County Making Efforts To Get A More Complete Census Count

County staff and Census 2020 representatives told the Palm Beach County Commission on Tuesday, Aug. 27 that they are taking action to ensure a complete count of all residents next year, with a specific focus on people who might remain under the radar for a variety of reasons.

The census is officially used to determine the number of congressional representatives, but many other services are also tied to the population count. That includes much of the money that the county receives from the federal government.

County Administrator Verdenia Baker explained the steps that have already been taken to get an accurate count.

“I have had the distinct pleasure of handling the county’s census since 2000,” Baker said, explaining that she was appointed by former County Administrator Bob Weisman to lead both the 2000 and 2010 counts in Palm Beach County. “That included redistricting in the following years.”

She said that county staff will be working with Lisa De La Rionda, Patricia Behn and assistant county administrators Patrick Rutter and Todd Bonlarron on the census count.

“They have already begun that process,” Baker said. “We have convened our Complete Count Committee under direction of this board, so we are far ahead of some of our counterparts. They are reaching out to us so we can share what we have done so far. It is going to be critical that we involve the community, as well as our municipal partners, in insuring that every person in this county is accounted for in our Census 2020 data.”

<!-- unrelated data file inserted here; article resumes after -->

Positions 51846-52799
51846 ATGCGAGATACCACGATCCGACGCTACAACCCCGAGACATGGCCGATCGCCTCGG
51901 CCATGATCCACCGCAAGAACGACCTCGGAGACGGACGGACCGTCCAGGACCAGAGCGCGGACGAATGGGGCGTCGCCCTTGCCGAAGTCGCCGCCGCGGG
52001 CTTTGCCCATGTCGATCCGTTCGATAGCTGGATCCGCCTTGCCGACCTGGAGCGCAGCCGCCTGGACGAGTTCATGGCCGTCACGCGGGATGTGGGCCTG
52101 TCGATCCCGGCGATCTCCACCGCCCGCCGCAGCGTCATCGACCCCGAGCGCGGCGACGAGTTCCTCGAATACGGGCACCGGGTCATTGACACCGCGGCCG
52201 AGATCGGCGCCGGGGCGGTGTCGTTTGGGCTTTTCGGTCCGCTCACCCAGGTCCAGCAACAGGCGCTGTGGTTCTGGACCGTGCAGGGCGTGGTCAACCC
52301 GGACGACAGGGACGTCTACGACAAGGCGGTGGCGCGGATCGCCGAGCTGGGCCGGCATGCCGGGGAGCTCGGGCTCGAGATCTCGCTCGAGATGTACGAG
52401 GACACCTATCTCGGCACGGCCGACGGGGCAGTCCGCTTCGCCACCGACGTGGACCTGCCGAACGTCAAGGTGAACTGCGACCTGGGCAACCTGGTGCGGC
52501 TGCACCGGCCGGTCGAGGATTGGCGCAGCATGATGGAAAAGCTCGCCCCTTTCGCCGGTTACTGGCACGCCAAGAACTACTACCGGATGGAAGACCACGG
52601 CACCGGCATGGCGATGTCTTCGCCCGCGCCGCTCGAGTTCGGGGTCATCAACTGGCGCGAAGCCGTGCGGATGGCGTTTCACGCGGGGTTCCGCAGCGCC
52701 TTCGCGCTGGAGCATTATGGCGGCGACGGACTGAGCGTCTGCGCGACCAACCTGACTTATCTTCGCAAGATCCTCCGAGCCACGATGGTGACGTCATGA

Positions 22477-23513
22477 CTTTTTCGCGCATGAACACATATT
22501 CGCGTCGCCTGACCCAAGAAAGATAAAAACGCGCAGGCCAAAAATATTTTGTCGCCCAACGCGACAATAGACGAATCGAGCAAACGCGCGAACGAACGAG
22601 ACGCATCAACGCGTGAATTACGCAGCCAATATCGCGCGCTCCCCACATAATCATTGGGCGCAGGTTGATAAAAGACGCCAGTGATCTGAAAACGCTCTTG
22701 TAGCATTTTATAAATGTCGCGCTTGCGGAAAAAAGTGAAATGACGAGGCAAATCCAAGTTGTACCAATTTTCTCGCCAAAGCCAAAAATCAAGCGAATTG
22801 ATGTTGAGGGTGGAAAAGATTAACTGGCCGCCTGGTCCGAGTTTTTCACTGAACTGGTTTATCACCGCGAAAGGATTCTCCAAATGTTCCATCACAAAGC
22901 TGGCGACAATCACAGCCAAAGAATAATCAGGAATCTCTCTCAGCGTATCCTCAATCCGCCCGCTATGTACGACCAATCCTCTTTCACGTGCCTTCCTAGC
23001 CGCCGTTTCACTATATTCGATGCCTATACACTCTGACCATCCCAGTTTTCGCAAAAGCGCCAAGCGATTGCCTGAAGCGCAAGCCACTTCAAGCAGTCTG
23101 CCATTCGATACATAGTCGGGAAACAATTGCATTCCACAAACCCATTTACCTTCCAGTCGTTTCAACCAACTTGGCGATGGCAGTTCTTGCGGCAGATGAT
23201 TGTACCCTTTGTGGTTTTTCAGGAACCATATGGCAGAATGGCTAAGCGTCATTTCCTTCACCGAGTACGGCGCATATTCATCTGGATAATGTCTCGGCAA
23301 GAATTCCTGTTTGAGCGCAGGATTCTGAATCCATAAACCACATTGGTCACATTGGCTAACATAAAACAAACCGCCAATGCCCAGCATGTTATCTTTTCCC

Rutter explained that the census is a seven-step process. “We’ve worked through a number of them to date,” he said.

Deputy Planning Director Patricia Behn said her staff is using every means available, including GIS tracking, to locate addresses to include in the census.

“We completed that on June 29, 2018,” Behn said. “We had a lot of partners from the different cities. This will ensure an accurate count in the county and help our county plan for future needs. It’s important to get these addresses so the census is able to go out and canvas these addresses to make sure that every person is counted.”

Aside from redistricting at national, state and local levels, the census is used to help distribute federal government funds annually, including more than $675 billion for infrastructure services.

Local participation last year included 22 municipalities that registered directly with the census.

“We had six cities that did partner with the county,” Behn said. “That meant they worked with us in identifying all the addresses within their cities. Eleven cities did not register. These are some of the smaller cities.”

In 2010, the county was able to salvage about 16,000 households that were not captured initially, that the U.S. Census Bureau finally accepted as part of the count.